Get ready to rock ‘n’ roll! Memphis is in Columbia at Toby’s Dinner Theatre. Directed by Toby Orenstein and Lawrence B. Munsey, this musical is electrifying and a must see!
Winner of the 2010 Tony Award for Best Musical, Memphis takes place in 1950’s Memphis, Tennessee, where rock ‘n’ roll and interracial relationships are both taboo.
In John Waters’ 2002 musical version of Hairspray, which takes place in Baltimore, both of these topics have been explored before, leaving the plot of Memphis to not be an original concept.
…this musical is electrifying and a must see!…Directors Toby Orenstein and Lawrence B. Munsey make this musical successful because of their ability to show the darkness of racism and the glory of how music can bring people together.
With that said, the topic of race is still relevant in today’s society which is still affected by inequalities and prejudice, such as race, religion, gender, and sexual orientation.
One thing that is equal is the quality of talent that is on the Toby’s stage. From ensemble to the leading roles, everyone does a fine job.
The cast is led by the richly talented Ashley Lauren Johnson as Felicia Farrell, a young black singer who is waiting for her big break into show business. She gets her big break from a white DJ named Huey Calhoun played by an entertaining Greg Twomey who falls head over heels for her and her voice.
And what a voice Johnson has! She brings out the most of the songs “Colored Woman” and “Love Will Stand When All Else Falls” utilizing her pleasant tone. Even more impressive, she shows great maturity for her age by showing restraint, giving a vocal and acting performance that is understated; and as a result quite believable.
Greg Twomey doesn’t show much restraint in his performance and that is quite appropriate for his bold and brassy character. After all, his character, after only four days of being on the air says, “Hockadoo! This is Huey Calhoun, your new host of ‘Boppin’ with the Blues,’ the number one program in Memphis!”
Soon their professional relationship turns into a forbidden romance. Not everyone is accepting of these two young lovers. This includes Gladys Calhoun, Huey’s mother, played by an emotionally gripping Lynne Sigler. In the second act, Sigler, along with Delray Farrell (Sayne-Khayri Lewis), Gator (Jonathan Randle), and Bobby (Tobias Young) brings down the house with the soulful song, “Change Don’t Come Easy.”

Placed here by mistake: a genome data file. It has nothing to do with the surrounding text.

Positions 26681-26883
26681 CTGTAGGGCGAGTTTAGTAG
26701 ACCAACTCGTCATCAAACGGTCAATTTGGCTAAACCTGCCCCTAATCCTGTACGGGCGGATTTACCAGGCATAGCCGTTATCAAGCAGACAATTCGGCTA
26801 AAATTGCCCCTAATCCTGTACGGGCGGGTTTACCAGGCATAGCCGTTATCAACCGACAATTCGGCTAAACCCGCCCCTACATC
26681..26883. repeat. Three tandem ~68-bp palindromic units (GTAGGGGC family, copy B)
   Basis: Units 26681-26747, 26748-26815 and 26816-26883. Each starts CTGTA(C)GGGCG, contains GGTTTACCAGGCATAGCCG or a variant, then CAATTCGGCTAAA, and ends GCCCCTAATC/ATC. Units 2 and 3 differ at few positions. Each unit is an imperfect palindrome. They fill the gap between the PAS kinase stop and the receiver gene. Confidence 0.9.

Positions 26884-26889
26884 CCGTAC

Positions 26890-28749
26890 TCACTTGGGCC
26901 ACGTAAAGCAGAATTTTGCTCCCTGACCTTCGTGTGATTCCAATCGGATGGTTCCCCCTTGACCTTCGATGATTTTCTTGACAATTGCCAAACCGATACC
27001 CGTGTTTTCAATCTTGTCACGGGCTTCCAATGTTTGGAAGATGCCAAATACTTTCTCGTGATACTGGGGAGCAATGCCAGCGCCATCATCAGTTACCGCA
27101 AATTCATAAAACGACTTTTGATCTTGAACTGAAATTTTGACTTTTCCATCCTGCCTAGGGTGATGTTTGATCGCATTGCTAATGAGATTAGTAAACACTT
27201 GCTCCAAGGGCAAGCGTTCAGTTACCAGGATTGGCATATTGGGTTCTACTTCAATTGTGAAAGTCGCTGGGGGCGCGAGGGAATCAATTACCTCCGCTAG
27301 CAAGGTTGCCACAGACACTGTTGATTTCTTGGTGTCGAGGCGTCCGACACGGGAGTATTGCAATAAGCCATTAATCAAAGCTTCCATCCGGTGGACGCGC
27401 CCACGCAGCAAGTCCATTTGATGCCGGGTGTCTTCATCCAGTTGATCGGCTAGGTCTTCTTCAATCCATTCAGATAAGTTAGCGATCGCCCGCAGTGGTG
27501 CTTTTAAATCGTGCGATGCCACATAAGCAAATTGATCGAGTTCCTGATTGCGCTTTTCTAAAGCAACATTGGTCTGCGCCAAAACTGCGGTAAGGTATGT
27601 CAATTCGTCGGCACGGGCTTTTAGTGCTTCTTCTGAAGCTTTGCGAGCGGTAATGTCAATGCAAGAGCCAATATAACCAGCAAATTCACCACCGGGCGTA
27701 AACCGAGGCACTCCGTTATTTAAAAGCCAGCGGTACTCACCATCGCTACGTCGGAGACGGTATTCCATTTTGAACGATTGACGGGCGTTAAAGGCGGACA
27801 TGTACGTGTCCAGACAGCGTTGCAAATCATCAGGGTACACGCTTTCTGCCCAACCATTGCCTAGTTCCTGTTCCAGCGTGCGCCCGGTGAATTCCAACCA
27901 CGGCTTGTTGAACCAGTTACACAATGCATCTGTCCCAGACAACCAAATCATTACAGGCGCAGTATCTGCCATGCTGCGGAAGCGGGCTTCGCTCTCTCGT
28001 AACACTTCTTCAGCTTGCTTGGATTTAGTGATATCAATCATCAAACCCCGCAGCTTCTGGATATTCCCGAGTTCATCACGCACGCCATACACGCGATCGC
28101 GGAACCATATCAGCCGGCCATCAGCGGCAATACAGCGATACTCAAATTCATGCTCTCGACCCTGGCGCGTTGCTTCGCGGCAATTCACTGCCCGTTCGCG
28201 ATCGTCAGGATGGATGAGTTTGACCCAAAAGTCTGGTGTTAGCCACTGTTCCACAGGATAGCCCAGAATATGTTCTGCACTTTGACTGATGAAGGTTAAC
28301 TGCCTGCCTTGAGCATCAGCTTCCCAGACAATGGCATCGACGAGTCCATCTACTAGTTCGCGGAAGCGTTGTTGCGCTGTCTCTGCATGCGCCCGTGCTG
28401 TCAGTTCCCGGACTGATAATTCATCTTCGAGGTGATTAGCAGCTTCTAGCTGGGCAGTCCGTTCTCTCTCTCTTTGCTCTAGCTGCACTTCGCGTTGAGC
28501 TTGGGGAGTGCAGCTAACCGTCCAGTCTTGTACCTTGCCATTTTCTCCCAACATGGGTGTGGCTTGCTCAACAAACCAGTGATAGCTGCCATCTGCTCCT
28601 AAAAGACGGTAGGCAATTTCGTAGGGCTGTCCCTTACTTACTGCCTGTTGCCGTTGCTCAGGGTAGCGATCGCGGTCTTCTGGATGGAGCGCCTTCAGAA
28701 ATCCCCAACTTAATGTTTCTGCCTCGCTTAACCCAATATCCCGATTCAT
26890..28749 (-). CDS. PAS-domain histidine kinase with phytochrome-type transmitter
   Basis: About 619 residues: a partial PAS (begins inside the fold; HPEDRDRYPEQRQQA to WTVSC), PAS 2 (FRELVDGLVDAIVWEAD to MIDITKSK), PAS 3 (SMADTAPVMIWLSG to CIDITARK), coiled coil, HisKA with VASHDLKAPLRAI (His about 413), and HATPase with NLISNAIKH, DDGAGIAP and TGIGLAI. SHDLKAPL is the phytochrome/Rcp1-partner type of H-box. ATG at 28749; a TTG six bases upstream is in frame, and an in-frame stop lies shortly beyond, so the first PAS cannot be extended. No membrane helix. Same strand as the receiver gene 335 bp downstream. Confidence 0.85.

Delray, Felicia’s older brother, is also opposed to change, at first. During the song “She’s My Sister,” Delray exclaims to Huey, “The danger is deep that you wanna put her in. I don’t care about you, but she’s my sister.”
Last seen on the Toby’s stage as Major-General Stanley in The Pirates of Penzance, Robert John Biedermann 125 is able to mix his blend of comedy with drama in his role as Mr. Simmons, the radio station owner.
The ensemble features some smaller but memorable moments on the stage. I won’t spoil any of the surpirses, but Toby’s regular Jeffrey Shankle makes the most out of his appearances.
The music from Memphis is written by Bon Jovi keyboardist David Bryan. Mr. Bryan was attracted to writing the musical because of “The story. It’s an epic American tale about the birth of rock ‘n’ roll. I just love that we not only portray one of the first white DJ’s to integrate the radio, but we also dramatize an interracial love story (when it was against the law in many states to have an interracial marriage.) Ultimately, it’s a story about how music helped bring about social change, and how this music helped bring people together.”
The heart of this musical is the story, written by Joe DiPietro. His script won the 2010 Tony-Award for Best Book of a Musical. What sparked his interest in writing the book, he says, was that “the initial idea was suggested by a producer with the incredibly theatrical name of George W. George, who had read about a revolutionary DJ out of Memphis in the early ’50’s. The DJ’s name was Dewey Phillips, and he was pretty much radio’s first shock jock; wild, outrageous, untamable. He also had a love for rhythm and blues and was the first to play it in the center of the radio dial in Memphis (a dangerous thing in those days, since radio was as horrifically segregated as society.) So I took the germ of Dewey’s life, added elements of other DJ’s of the time, and created a fictional story that tells the tale of a rock ‘n’ roll rebel who breaks down barriers during a time that changed this country forever.”
The live music led by Music Director Ross Scott Rawlings brings out the flavor of the music while Choreographer Christen Svingos gives the audience plenty of dance moves that will make you take notice.
Memphis works very well in Toby’s intimate, theatre-in-the-round setting. The subtle nuances of the performances and staging really proves to be effective. Directors Toby Orenstein and Lawrence B. Munsey make this musical successful because of their ability to show the darkness of racism and the glory of how music can bring people together.
Running Time: Approximately 2 hours and 20 minutes, with one intermission.
Advisory: Profanity, use of the “n” word, and adult themes.
Memphis plays through November 9, 2014 at Toby’s the Dinner Theatre of Columbia— 5900 Symphony Woods Road in Columbia, MD. Reservations are required at (301) 596-6161, (410) 730-8311, or 800-88TOBYS , or purchase them online.